If you're not used to eating chicken breast, broccoli, and blueberries on a regular basis, news flash: Your palate isn't going to suddenly love those foods. Plus, that initial excitement fades as quickly as a child's fascination with a new toy.
The good news is that there's an easier and less stressful option.
Instead of eliminating all of your so-called bad habits, focus instead on building positive ones: eating quality protein and extra servings of veggies daily, going to sleep at a reasonable time, and keeping up with consistent training. These are all great things to build upon—but focus on one habit at a time, and keep adding to it over time.
Additions leave us in a growth mindset, while subtraction leaves us feeling deprived.
You haven't figured out your "why"
What, what? My "why?"
Yeah, your "why." Your purpose for being and doing. As in, why do you want to reach your fitness goals? How will achieving your fitness goals enrich your life?
Working out solely for that beach body eventually loses its sizzle. Superficial motivators like that aren't enough to carry you through when life starts to roundhouse you at every corner.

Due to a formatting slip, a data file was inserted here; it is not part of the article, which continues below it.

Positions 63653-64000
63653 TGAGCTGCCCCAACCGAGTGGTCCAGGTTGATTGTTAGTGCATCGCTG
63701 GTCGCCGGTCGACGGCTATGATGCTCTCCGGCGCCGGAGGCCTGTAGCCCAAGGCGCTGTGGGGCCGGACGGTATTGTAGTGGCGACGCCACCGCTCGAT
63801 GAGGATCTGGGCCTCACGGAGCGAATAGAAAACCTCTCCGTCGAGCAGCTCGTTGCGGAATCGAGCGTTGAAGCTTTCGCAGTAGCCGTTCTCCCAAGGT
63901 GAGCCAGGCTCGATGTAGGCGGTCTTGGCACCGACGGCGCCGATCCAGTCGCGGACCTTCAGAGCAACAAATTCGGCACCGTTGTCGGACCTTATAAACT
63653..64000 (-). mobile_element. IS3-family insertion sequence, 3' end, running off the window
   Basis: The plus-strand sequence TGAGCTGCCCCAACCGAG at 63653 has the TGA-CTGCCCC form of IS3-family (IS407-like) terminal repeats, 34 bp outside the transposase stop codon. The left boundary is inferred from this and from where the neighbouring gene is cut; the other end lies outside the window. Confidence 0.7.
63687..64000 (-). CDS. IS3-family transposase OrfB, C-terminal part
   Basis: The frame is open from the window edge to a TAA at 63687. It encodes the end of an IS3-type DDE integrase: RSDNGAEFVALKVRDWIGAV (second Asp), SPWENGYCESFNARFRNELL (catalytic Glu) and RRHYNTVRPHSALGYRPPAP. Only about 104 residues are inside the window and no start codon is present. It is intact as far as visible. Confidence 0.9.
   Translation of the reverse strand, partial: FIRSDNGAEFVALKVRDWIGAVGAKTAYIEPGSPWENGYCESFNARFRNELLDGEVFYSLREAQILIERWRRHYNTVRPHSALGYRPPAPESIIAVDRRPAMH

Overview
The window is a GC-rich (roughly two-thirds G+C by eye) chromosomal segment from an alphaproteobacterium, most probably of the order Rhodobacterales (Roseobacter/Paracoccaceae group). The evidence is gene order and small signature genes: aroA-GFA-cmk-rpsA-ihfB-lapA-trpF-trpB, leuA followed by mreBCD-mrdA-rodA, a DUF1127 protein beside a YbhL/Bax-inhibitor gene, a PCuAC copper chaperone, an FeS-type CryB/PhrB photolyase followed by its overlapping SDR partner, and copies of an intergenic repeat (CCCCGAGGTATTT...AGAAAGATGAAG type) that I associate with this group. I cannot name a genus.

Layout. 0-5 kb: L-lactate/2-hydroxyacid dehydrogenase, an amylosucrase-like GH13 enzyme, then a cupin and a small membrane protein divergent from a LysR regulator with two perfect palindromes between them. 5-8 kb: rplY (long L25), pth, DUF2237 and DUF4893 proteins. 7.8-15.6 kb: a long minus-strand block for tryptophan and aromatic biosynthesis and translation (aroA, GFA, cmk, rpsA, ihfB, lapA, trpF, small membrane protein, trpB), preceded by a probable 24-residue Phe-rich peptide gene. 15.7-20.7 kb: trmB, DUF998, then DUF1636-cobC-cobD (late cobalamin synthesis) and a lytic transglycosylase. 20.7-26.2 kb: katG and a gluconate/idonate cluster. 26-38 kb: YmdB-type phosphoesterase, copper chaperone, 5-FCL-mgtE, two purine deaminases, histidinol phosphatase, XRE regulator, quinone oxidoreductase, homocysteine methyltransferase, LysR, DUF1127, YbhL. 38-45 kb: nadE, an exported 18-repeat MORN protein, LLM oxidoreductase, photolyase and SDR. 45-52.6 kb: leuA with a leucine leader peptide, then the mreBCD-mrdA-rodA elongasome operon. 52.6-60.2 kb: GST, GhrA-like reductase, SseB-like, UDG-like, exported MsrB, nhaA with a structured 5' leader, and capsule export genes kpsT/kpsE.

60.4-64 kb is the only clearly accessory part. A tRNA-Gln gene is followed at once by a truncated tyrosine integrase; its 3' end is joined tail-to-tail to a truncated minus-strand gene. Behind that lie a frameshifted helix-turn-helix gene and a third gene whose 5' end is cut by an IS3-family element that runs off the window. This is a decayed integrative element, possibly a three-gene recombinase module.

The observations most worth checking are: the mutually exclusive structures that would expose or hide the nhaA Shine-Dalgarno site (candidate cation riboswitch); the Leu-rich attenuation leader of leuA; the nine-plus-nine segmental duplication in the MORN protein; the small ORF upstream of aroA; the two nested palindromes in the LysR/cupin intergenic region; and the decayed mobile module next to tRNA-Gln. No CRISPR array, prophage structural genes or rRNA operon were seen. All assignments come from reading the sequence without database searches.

I challenge my own clients to think beyond the surface level by having them go through this thought experiment:
Question: Why do you want to work out?
Sample response: To look good naked and impress people when I go to the beach.
Question: Why do you want to look good naked and impress people when you go to the beach?
Sample response: So I will feel more confident about myself.
Question: Why do you want to feel more confident about yourself?
Sample response: So I can believe that I can accomplish anything.
Question: Why do you want to believe in yourself?
Sample response: So I can live the life I dream about in my head, where I thrive in life and in fitness.
This is just an example, but notice how deeply it drills down into your "why." So, if one day all you feel like doing is having a TV show marathon and ordering pizza, remember why you're doing this and what you're ultimately seeking.
Your training regimen is too advanced
Far too many people get seduced by social media fitness stars or celebrities who reveal their "workout secrets."